Pedestrians were one of the few groups of road users in the United States to experience an increase in fatalities in 2016, totaling 5,987 deaths.
[IN THIS VIDEO – A close call for this pedestrian crossing a well marked intersection. (15 seconds)]
Pedestrian Safety Statistics
In 2016 there were 5,987 pedestrians killed (Table 1) in traffic crashes in the United States. A total of 5,900 traffic crashes (Table 4) had one or more pedestrian fatalities. On average, a pedestrian was killed every 1.5 hours in traffic crashes.
In 2016 there were 5,987 pedestrians killed in traffic crashes, a 9-percent increase from the 5,495 pedestrian fatalities in 2016. (This is the highest number of pedestrians killed in one year since 1990.)
On average, a pedestrian was killed nearly every 1.5 hours in traffic crashes in 2016.
In 2016, pedestrian deaths accounted for 16 percent of all traffic fatalities.
Twenty-six percent of pedestrian fatalities occurred from 6 to 8:59 p.m. in 2016.
In 2016, one-fifth (20%) of the children 14 and younger killed in traffic crashes were pedestrians.
More than two-thirds (70%) of the pedestrians killed in traffic crashes were males in 2016.
Alcohol involvement—for the driver and/or the pedestrian—was reported in 48 percent of all fatal pedestrian crashes in 2016.
In 2016, 90 percent of the pedestrians killed were killed in single-vehicle traffic crashes.
One in five pedestrians killed in 2016 were struck in crashes that involved hit-and-run drivers.
More pedestrian fatalities occurred in urban areas (76%) than rural areas (24%).
Fewer pedestrian fatalities occurred at intersections (18%) than at non-intersections (72%); the remaining 10 percent occurred at other locations such as roadsides/shoulders, parking lanes/zones, bicycle lanes, sidewalks, medians/crossing islands, driveway accesses, shared-use paths/trails, non-traffic way areas, and other sites.
More occurred in the dark (75%) than in daylight (22%), dusk(2%), and dawn (1%).
Know the Basics—Pedestrian Safety
For DRIVERS – 9 Driving Safety Tips
- Look out for pedestrians everywhere, at all times. Safety is a shared responsibility.
- Use extra caution when driving in hard-to-see conditions, such as nighttime or bad weather.
- Slow down and be prepared to stop when turning or otherwise entering a crosswalk.
- Yield to pedestrians in crosswalks and stop well back from the cross-walk to give other vehicles an opportunity to see the crossing pedestrians so they can stop too.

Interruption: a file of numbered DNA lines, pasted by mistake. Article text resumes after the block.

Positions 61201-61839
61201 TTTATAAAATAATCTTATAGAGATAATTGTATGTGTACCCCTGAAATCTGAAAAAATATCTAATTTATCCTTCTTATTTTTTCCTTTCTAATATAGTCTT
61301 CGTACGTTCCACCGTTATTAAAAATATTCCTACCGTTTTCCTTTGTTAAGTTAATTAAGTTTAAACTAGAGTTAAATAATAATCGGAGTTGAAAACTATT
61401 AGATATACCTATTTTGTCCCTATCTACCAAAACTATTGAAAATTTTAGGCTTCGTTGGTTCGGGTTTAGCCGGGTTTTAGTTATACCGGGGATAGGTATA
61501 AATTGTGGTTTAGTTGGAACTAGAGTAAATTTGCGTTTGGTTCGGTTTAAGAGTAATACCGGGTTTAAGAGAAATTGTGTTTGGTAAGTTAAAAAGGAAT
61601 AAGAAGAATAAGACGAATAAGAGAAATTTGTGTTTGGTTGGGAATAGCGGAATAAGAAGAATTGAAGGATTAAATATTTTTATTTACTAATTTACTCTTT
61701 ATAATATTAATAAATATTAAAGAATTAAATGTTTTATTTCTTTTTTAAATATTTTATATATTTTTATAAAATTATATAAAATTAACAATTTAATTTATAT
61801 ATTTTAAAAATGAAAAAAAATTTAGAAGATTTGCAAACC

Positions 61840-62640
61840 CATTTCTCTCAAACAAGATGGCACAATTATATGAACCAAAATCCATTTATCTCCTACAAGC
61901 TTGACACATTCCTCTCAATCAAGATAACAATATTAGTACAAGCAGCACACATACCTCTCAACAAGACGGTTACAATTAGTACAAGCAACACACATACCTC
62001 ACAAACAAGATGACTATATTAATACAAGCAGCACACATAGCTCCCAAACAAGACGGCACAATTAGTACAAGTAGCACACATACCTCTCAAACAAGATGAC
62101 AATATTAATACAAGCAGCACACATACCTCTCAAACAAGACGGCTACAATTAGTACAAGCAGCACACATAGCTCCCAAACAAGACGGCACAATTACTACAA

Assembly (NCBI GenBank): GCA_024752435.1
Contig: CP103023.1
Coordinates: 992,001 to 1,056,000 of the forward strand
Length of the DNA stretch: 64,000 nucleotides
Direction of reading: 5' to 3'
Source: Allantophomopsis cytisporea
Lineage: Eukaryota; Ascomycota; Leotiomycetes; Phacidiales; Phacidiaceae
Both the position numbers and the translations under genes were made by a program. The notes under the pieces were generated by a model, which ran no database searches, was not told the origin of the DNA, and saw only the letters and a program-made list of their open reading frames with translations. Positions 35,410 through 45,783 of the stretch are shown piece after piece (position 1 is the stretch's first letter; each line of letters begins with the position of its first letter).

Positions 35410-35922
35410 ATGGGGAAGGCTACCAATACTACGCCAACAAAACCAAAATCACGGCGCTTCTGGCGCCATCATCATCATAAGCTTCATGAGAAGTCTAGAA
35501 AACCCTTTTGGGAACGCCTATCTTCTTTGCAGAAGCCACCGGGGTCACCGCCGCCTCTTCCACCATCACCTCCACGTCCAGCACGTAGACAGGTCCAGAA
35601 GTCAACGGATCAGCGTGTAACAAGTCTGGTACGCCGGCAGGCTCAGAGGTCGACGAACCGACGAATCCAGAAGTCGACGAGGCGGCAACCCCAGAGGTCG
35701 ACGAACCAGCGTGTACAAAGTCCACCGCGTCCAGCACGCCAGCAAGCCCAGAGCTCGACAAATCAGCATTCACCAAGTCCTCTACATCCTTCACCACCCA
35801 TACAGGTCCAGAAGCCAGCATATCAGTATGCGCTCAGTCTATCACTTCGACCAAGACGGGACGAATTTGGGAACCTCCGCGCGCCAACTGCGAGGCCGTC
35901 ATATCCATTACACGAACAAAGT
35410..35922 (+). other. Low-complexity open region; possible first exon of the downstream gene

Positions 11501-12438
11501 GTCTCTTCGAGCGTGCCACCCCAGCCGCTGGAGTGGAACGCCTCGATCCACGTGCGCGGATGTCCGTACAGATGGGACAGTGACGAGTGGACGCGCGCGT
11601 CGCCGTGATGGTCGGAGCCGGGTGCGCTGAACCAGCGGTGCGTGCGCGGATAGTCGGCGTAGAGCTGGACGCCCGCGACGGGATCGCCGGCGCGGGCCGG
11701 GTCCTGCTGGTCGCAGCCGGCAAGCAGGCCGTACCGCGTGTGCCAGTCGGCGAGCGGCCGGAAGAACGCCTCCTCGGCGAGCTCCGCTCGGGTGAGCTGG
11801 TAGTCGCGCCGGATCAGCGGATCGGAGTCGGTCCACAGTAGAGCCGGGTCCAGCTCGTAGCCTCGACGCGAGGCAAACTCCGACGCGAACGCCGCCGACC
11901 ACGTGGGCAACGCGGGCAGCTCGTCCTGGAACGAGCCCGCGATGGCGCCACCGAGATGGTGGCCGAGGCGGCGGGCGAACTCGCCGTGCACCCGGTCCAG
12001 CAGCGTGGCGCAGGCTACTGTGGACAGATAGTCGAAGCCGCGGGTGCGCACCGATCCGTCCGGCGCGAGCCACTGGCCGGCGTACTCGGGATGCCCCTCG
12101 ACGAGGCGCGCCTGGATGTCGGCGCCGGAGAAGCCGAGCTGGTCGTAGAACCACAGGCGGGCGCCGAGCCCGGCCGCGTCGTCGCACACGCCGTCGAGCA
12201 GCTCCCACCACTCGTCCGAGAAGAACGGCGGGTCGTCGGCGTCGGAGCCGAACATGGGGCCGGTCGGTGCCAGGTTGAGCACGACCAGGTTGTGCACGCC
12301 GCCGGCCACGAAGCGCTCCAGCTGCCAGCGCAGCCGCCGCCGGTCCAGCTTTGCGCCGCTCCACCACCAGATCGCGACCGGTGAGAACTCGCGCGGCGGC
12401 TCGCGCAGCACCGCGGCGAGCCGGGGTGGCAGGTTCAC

- Never pass vehicles stopped at a crosswalk. There may be people crossing that you can’t see.
- Never drive under the influence of alcohol and/or drugs.
- Follow the speed limit, especially around people on the street.
- Follow slower speed limits in school zones and in neighborhoods where children are present.
- Be extra cautious when backing up—pedestrians can move into your path.
For PEDESTRIANS – 10 Walking Safety Tips
- Be predictable. Follow the rules of the road and obey signs and signals.
- Walk on sidewalks whenever they are available.
- If there is no sidewalk, walk facing traffic and as far from traffic as possible.
- Keep alert at all times; don’t be distracted by electronic devices that take your eyes (and ears) off the road.
- Whenever possible, cross streets at crosswalks or intersections, where drivers expect pedestrians. Look for cars in all directions, including those turning left or right.
- If a crosswalk or intersection is not available, locate a well-lit area where you have the best view of traffic. Wait for a gap in traffic that allows enough time to cross safely; continue watching for traffic as you cross.
- Never assume a driver sees you. Make eye contact with drivers as they approach to make sure you are seen.
- Be visible at all times. Wear bright clothing during the day, and wear reflective materials or use a flashlight at night.
- Watch for cars entering or exiting driveways, or backing up in parking lots.
- Avoid alcohol and drugs when walking; they impair your abilities and your judgment.
Additional Information for Safety Advocates
If you’re an advocate of pedestrian safety, or perhaps you work on a State or local pedestrian program, the NHTSA provides additional curriculum and resources to equip you with the tools and information you need to effectively promote pedestrian safety.
#PedestrianSafety #DistractedDriving #W82txt #Dashcam